In many countries, parents are required to provide their school children with certain school supplies. At the start of each school year or semester, they will be issued a supply list and expected to bring everything on it to school. In some schools, the parents are also required to provide supplies for the teachers and for the school building, e.g. whiteboard pens for teaching classes and cleaning products for the school building.
Here are a few suggestions that can come in handy when getting school supplies for your kids.
It can be tempting to start buying school supplies well in advance, but it is safer to wait until you actually get the school supply list. Sometimes, schools have very specific rules about certain items, e.g. the size and style of scissors or which calculators that will be allowed on tests. So, while it might seem like a great idea to be pro-active and avoid the back-to-school rush, our advice is actually that you wait until you have the list in your hand. Seeing the actual list can also help you avoid falling into the trap of getting way too much stuff.
When shopping for school, it is important that both you and your child are aware of the difference between musts and wants. Getting the number of pencils specified on the list is a must. Getting pencils that cost extra because they look in a certain way or are of a certain brand is a want.
We’re not saying that allowing your kid to get a few wants is wrong if you can afford it. But back-to-school shopping will be easier to manage if you make a budget and decide where to stick to the basics and where to allocate additional funds to a few wants. Otherwise, you might break the bank before even getting halfway through the list.
It’s a great opportunity for your child to learn that this is how much money that’s in the budget, and if you splash out on this specific item, you will have to go basic on these other things to balance it out.
Not everything has to be brand new. Of course, you aren’t going to send your kid to school with a 2 inch long chewed-up pencil without an eraser, but what about a nice watercolour set that’s only been used once or twice by another kid and is still in excellent condition? Or a pair of high-quality scissors that would probably last through elementary school for half a dozen kids without getting worn out?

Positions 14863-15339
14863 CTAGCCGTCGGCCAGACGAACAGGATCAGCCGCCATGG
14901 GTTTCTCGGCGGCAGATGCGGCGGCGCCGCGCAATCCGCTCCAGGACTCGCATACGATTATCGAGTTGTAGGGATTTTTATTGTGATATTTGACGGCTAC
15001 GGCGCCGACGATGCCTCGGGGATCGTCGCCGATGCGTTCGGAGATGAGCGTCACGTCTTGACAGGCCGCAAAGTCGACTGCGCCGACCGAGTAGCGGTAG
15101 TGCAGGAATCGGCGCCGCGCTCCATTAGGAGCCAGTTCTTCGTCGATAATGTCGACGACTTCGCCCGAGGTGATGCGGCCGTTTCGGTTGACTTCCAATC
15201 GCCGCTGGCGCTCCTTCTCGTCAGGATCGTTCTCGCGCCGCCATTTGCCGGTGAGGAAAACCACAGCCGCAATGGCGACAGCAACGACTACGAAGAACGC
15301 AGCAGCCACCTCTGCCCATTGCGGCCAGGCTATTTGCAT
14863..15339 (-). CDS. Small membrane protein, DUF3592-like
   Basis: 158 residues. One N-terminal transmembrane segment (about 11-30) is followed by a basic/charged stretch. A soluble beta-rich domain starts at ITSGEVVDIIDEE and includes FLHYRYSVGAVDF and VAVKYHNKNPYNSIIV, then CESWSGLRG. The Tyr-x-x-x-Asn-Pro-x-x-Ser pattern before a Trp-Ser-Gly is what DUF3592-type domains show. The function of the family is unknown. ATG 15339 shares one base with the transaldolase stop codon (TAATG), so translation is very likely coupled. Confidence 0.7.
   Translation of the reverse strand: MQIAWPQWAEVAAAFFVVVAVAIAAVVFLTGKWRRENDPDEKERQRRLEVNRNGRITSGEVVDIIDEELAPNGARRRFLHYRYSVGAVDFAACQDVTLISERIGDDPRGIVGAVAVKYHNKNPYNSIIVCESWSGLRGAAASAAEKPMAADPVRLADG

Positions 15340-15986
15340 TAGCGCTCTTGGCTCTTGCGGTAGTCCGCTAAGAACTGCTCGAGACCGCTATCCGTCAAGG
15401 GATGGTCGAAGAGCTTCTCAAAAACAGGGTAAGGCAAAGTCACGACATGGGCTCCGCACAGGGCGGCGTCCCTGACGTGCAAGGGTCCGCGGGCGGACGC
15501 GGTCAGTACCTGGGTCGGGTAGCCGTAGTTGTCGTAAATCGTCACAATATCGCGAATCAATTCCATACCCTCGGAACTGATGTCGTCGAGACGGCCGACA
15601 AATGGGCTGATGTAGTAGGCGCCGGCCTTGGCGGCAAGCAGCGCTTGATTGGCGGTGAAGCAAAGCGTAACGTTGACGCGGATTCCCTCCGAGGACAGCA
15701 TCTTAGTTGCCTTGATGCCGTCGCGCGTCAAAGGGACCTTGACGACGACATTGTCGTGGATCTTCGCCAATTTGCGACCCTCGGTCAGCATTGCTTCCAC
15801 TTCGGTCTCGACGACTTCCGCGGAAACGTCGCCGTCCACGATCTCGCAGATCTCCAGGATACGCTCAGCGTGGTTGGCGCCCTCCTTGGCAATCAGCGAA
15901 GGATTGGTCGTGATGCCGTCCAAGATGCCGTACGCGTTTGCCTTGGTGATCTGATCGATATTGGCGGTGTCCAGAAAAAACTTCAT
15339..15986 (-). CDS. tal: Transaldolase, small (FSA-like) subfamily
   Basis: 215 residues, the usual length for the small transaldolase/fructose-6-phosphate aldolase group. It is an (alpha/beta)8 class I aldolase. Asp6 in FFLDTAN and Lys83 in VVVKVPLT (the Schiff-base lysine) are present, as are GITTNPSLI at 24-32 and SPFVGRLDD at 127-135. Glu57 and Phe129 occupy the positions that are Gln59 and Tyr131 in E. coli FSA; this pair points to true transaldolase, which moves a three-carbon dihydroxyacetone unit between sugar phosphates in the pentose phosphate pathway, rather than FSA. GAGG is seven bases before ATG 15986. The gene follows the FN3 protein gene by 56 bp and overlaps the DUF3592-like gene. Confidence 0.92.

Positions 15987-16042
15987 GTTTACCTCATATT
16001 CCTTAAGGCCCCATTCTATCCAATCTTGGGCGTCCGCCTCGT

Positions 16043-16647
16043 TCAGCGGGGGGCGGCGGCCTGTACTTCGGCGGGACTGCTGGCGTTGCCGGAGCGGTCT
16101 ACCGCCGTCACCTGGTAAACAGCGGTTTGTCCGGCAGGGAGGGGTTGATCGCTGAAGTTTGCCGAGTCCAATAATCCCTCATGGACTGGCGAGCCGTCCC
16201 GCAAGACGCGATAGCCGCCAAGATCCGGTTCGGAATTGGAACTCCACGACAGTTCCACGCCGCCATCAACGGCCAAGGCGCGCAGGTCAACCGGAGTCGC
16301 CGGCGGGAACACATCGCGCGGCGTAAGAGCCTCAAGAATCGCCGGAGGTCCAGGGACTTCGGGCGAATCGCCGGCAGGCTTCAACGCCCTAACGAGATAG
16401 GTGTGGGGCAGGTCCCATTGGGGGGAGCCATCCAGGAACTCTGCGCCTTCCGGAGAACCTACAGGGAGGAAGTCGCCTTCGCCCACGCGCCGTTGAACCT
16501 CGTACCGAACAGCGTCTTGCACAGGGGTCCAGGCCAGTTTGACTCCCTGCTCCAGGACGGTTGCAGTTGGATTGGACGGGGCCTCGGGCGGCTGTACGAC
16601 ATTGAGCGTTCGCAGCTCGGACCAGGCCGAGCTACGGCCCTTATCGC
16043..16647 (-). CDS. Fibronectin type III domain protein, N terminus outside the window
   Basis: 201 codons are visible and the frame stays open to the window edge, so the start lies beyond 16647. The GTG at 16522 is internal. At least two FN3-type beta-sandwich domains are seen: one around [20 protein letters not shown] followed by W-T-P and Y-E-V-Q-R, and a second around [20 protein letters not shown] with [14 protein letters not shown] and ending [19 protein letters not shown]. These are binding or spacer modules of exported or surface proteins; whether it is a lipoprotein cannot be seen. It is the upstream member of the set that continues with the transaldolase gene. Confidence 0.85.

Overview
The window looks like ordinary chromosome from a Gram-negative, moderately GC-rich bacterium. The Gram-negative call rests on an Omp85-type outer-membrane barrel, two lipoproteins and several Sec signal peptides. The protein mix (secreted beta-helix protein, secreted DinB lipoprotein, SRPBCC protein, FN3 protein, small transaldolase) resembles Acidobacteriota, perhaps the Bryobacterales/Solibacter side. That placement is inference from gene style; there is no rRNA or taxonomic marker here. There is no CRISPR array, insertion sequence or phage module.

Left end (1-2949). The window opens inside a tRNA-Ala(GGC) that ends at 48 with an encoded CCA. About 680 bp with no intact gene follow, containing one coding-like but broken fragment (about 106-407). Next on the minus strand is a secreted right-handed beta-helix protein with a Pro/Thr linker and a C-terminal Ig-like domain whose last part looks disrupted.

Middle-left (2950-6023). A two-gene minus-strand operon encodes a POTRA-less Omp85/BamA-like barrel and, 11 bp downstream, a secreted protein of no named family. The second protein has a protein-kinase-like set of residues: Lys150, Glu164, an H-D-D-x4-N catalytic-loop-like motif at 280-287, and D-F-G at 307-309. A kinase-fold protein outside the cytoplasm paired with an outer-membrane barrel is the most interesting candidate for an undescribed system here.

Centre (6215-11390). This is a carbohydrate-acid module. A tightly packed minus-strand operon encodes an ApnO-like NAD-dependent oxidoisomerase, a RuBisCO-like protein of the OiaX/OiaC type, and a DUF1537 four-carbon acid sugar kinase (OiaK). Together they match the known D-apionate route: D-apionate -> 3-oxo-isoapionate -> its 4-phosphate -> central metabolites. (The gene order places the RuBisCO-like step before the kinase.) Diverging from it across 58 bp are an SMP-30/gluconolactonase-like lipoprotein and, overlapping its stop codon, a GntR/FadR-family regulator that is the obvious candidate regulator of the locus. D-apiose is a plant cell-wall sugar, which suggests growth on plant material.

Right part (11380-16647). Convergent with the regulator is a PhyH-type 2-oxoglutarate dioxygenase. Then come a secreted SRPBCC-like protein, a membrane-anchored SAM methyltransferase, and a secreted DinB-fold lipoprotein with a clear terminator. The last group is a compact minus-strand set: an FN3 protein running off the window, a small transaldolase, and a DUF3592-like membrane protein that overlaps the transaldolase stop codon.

For some families, using used school supplies isn’t even about saving money. Buy shopping in second-hand stores, you might be able to find wonderful one-of-kind items that just don’t exist in the normal shops anymore, e.g. a vintage pencil holder adorned with a favourite book character or a cute box of retro erasers from someones discarded collection.
Before you run off to the second-hand shops, make sure to inventory your own social network. There are probably people you know who would love to give your their stuff or sell it cheaply.
Many parents with older children have boxes and boxes of outgrown and unwanted stuff piled up from years gone by. Too nice to throw out, so it just sits there taking up space in the garage. Let everyone know that you are looking for school supplies for your kid and you’d be surprised at how many great items start turning up. There is absolutely no shame in being fiscally responsible and environmentally friendly by re-using already bought stuff instead of getting brand new things. Also, by accepting gifts or buying used items cheaply, you will save room in your school supply budget and be able to splurge a bit on those items that you must buy new. Buying used items can be a great way to find cheap items such as cheap chromebooks and other laptops.
That enormous 200+ crayon package for your 7-year-old is best kept at home. If the school list stipulates a small crayon box, get a small crayon box.
We often forget that having too many options can be overwhelming for small children. Older children might really appreciate having a dozen different shades of purple to choose among when drawing, but for smaller children that is usually not the case – especially if there isn’t an adult there to guide them individually. For a classroom with 20+ kids per adult, less is more. Sticking to the basics will also save space and make it easier for your child and the teacher to keep track of where things are. Twenty students who each bring 128 crayons means 2560 crayons in the classroom.
Even if you get your kid everything on the supply list before school starts, you might have to top up later during the semester. Things get misplaced, stolen or simply worn out. That is another reason not to go crazy with buying super expensive items for school use. Some stuff is better kept at home, where your kid will get a chance to truly enjoy it before it grows feet and disappears.
On a related note, you might not need to get everything on the supply list at once. If the list says 20 pencils and three glue sticks for individual use (not pooled), that is intended for use throughout the semester – not during the first week of school. Some schools are picky and want the kids to bring in everything on the list on day one, but others are more flexible and will allow you to start out with a few pencils and one glue-stick, provided that you are ready to re-stock before the old ones run out. That way, you don’t have to buy everything at once, you reduce the risk of 19 pencils getting lost, and you can also see how your child actually likes the supplies. It’s better to have bought one sub-par glue stick than three of them.